In the fall of 2014, Lieutenant Governor Reynolds, my wife Chris and I had the opportunity to visit Sioux City, North Linn and Marshalltown school districts to discuss the important topic of preventing bullying in Iowa schools.
We were pleased to be joined at each stop by students, teachers, parents, school administrators, legislators and community leaders. What we heard at each school was clear – students are ready to stand up and say: “Let’s end bullying in Iowa.”
Now, it’s our turn.
Students in these districts, and from around the state, have told their stories of learning being disrupted and feeling unsafe. What’s worse, we know some students are even being physically and emotionally harmed.
Community leaders and parents shared that it was time for the state to act.
Every day, children in Iowa schools are tormented by bullies. The bullies attack at school and on the Internet. They lurk not just in corners of the schoolhouse but also on Snapchat, Instagram, Facebook, Twitter, Yik Yak and through text messaging.
Iowa common sense tells us that every child in Iowa deserves to go to school each and every day in a safe and respectful learning environment. They deserve a classroom and community that allows them to grow and flourish, not live in fear of when and where the bully will strike again.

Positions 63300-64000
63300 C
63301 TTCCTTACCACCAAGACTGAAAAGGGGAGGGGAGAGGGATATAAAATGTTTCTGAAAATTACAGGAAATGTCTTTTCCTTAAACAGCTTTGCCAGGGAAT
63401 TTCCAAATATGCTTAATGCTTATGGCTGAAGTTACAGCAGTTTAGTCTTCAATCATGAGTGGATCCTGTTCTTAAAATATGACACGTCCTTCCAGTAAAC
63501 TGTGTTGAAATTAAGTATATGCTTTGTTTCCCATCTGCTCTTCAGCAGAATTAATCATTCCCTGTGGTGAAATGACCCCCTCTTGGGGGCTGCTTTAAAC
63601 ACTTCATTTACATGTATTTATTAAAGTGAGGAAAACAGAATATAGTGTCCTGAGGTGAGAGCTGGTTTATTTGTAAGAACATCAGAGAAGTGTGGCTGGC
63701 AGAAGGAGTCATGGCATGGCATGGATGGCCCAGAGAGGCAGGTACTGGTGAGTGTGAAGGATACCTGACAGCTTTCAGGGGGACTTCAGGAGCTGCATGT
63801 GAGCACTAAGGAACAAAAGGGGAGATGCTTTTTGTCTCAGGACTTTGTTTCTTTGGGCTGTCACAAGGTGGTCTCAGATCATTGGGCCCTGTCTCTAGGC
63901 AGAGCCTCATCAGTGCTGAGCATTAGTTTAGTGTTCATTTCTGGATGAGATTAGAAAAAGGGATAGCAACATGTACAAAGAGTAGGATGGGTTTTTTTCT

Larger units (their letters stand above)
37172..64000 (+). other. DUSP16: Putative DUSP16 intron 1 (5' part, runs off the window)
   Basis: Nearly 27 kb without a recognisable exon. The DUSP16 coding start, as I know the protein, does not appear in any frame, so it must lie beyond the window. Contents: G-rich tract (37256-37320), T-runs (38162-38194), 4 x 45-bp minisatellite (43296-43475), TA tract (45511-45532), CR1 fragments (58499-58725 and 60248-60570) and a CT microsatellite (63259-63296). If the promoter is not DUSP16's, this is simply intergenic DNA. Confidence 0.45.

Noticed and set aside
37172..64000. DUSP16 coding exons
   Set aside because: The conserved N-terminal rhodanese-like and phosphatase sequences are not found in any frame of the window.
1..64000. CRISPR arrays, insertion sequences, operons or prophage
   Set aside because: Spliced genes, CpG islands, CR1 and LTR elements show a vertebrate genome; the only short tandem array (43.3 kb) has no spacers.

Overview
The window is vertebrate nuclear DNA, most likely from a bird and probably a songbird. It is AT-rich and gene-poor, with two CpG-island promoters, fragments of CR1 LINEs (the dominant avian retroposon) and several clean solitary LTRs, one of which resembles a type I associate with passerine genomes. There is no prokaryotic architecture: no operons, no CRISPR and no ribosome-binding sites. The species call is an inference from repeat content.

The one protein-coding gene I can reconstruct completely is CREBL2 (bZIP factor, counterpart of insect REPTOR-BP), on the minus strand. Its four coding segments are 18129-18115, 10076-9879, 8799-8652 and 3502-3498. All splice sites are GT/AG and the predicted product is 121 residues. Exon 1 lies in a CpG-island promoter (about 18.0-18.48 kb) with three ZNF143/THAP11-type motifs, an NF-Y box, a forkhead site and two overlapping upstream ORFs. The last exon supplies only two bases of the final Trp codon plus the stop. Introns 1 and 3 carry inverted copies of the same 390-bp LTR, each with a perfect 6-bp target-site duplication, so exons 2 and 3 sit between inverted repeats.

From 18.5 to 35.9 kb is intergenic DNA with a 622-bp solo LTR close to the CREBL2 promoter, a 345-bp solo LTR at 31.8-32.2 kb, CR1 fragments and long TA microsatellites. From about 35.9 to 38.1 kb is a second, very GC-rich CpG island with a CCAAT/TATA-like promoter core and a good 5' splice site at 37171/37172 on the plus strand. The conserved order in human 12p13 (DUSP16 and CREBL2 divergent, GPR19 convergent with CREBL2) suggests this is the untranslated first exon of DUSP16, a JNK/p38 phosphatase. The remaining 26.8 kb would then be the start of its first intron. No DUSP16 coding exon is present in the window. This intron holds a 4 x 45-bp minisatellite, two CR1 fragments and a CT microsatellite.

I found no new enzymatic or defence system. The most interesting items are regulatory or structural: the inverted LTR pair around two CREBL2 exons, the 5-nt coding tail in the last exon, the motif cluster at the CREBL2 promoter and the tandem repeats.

This is the year that we stand up to the bully. We can’t wait any longer. Please join Lt. Governor Reynolds, my wife Chris and me in standing up against bullying!
Together we can end bullying in Iowa, together we can protect our students and our schools from bullies.
The Bully Free Iowa Act of 2015 that I propose today gives parents more information by requiring parental notification. However, I am proposing an extra layer of protection for students.
This year’s anti-bullying legislation allows for an exception from notification if a bullied student and a school official believe that parental notification could lead to abuse, neglect or rejection.
The legislation also launches a bullying prevention program, by empowering student mentors to take ownership of anti-bullying efforts in their schools.
The bill allows a student, who changes schools due to bullying, to immediately participate in athletics. The legislation will also provide investigator training for schools.
Together we can make 2015 the year Iowa acted to protect our children and grandchildren by ending bullying in schools.
Moving Iowa forward also means ensuring our schools and communities stay safe and our families feel protected. It means we must do more to protect victims of domestic abuse. Now, domestic abusers can serve a fraction of their sentence and return to demonizing their victims.